In 1981 Mario Segale entered Nintendo's North American headquarters to demand that he be paid rent from the building he owned, unaware of taking place in the history of pop culture.
By Marcos Merino
Mexico City, November 11 (TICbeat / SinEmbargo) .- The ultimate story of video games is a popular book by journalist Steven L. Kent about the story of video games. A story was reported for the first time on its pages that this week has jumped to the headlines: the story of how Mario, the popular character of Nintendo which in 1991 was better known for American children than Mickey Mouse himself, he got his name (after being created as "Jumpman") and his Italian background.
It is 1981; The North American subsidiary Nintendo is experiencing economic problems, but Minoru Arakawa's head has received a call from his father-in-law (Hiroshi Yamauchi, CEO of Nintendo) to announce that a new game was being prepared (Donkey Kong) that would make the company the most popular in the United States But meanwhile, Nintendo Of America he has to deal with the debts: Arakawa argues with the owner of the rented building that they use as headquarters, which ends up delaying the payment to launch the game. The name of the owner was Mario Segale, and he was the inspector of the name change of the carpenter's co-star of Donkey Kong (The change to the plumber's occupation was later).
The sad reason why this anecdote is relevant has been Segale's last death at 84 years old. But who really was Mario Segale? Was he a plumber? Did he have Italian origin? Or was it marked with its tight mustache? Yes, he was really a son of Italian immigrants, but nothing more. Far from being a plumber he was a prominent and influential real estate developer in the state of Washington. And there is no sign that he ever had a mustache.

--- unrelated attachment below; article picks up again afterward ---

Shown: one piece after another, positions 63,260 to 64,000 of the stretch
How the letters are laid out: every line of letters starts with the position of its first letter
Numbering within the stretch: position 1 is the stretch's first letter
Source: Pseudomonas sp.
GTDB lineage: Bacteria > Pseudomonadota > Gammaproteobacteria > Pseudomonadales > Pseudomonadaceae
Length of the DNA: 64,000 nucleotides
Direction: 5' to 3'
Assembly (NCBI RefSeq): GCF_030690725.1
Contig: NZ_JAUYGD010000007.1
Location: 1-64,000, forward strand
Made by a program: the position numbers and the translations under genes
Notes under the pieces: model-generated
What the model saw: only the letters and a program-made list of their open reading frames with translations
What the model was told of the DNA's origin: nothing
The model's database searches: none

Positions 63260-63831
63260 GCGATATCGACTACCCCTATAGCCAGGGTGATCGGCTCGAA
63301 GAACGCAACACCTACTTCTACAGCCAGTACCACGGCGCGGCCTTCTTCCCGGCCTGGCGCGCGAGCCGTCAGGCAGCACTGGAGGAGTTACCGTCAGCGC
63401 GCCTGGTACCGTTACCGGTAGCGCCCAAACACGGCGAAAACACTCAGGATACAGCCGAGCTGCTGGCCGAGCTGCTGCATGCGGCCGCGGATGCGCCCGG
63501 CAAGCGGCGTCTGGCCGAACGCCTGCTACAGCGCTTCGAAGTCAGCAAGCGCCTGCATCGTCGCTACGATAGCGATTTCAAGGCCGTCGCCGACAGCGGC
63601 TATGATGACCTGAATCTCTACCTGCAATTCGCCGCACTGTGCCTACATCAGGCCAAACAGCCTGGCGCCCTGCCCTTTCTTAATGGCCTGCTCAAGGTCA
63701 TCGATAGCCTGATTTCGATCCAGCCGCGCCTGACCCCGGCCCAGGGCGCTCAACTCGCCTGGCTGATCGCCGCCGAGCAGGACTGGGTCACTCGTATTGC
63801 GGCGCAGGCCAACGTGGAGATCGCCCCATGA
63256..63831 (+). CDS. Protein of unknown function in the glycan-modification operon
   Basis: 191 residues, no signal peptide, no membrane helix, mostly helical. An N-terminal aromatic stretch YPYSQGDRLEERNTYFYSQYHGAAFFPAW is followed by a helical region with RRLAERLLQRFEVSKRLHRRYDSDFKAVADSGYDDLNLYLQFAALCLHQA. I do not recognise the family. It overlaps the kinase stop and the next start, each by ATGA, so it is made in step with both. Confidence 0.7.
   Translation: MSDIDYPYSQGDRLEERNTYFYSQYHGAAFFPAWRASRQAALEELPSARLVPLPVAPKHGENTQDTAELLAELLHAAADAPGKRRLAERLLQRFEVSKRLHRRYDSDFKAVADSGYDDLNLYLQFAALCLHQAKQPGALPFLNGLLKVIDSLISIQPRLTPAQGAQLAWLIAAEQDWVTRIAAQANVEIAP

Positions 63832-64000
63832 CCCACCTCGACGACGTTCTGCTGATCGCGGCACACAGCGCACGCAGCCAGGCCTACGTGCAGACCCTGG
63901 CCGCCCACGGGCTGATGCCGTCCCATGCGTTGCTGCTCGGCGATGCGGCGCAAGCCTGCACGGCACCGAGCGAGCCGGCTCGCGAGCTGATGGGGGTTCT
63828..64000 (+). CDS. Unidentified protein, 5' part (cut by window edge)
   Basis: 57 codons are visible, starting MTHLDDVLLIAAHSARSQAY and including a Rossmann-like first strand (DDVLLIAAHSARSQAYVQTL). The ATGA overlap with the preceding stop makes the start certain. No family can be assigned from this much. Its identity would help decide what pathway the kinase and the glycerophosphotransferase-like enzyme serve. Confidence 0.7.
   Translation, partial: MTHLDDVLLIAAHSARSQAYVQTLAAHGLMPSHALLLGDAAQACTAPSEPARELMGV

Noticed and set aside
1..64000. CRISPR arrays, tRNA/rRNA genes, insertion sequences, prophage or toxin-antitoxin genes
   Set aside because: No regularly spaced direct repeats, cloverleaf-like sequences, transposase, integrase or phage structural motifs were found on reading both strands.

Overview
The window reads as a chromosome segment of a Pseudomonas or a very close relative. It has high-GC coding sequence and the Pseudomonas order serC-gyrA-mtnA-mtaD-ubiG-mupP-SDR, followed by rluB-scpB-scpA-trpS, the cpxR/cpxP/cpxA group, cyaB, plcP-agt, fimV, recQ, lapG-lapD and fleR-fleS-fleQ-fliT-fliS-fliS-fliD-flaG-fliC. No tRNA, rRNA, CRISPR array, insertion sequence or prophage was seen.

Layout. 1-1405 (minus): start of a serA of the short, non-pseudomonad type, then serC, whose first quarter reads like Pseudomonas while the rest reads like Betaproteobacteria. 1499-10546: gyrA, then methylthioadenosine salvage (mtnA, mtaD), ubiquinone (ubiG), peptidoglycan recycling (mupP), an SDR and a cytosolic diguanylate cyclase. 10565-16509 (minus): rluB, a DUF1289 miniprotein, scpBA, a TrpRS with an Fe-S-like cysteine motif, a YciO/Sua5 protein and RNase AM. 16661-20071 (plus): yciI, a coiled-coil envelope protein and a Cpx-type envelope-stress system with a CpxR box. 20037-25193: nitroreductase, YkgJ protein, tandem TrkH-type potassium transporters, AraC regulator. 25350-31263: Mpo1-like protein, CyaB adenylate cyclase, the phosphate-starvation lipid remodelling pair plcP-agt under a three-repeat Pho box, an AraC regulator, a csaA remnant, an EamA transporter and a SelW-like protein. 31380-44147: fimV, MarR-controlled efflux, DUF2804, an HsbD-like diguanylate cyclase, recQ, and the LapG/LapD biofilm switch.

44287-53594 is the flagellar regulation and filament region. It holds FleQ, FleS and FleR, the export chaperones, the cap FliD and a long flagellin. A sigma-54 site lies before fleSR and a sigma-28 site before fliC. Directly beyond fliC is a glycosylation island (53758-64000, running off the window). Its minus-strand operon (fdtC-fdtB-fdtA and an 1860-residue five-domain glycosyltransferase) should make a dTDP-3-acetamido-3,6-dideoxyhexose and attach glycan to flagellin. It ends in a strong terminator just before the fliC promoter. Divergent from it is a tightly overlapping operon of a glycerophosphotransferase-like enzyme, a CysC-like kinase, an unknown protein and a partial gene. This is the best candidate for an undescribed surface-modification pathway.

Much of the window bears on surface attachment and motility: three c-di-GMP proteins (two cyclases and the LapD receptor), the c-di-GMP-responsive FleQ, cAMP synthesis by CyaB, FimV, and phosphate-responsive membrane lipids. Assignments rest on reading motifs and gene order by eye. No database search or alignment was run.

It is known that a Segale It did not make this connection to videogames special history (a link, however, never officially recognized by Nintendo). Two were the reasons for his rejection: the lack of seriousness that gave him a good businessman like him and the abuse that the character was made of the most obvious stereotypes of the Italo Americans. He only spoke at an opportunity about his digital name companion, in an interview to Seattle Times, and then he just commented, joking that he was still waiting for "controls of image rights".
* Technically, it can be said that it was the second time: in 1993, 8 years before the publication of Kent's book, David Sheff had told a similar story in his book Games over. However, Sheff misrepresented Mario's last name as "Segali", and gave the fanciful fact that Segale I had arrived at Nintendo's headquarters just at the time the workers chose the name for the character, and when they left they saw each other and exclaimed "Super Mario!". but Super Mario It is a game that was not released to the market until 4 years later.
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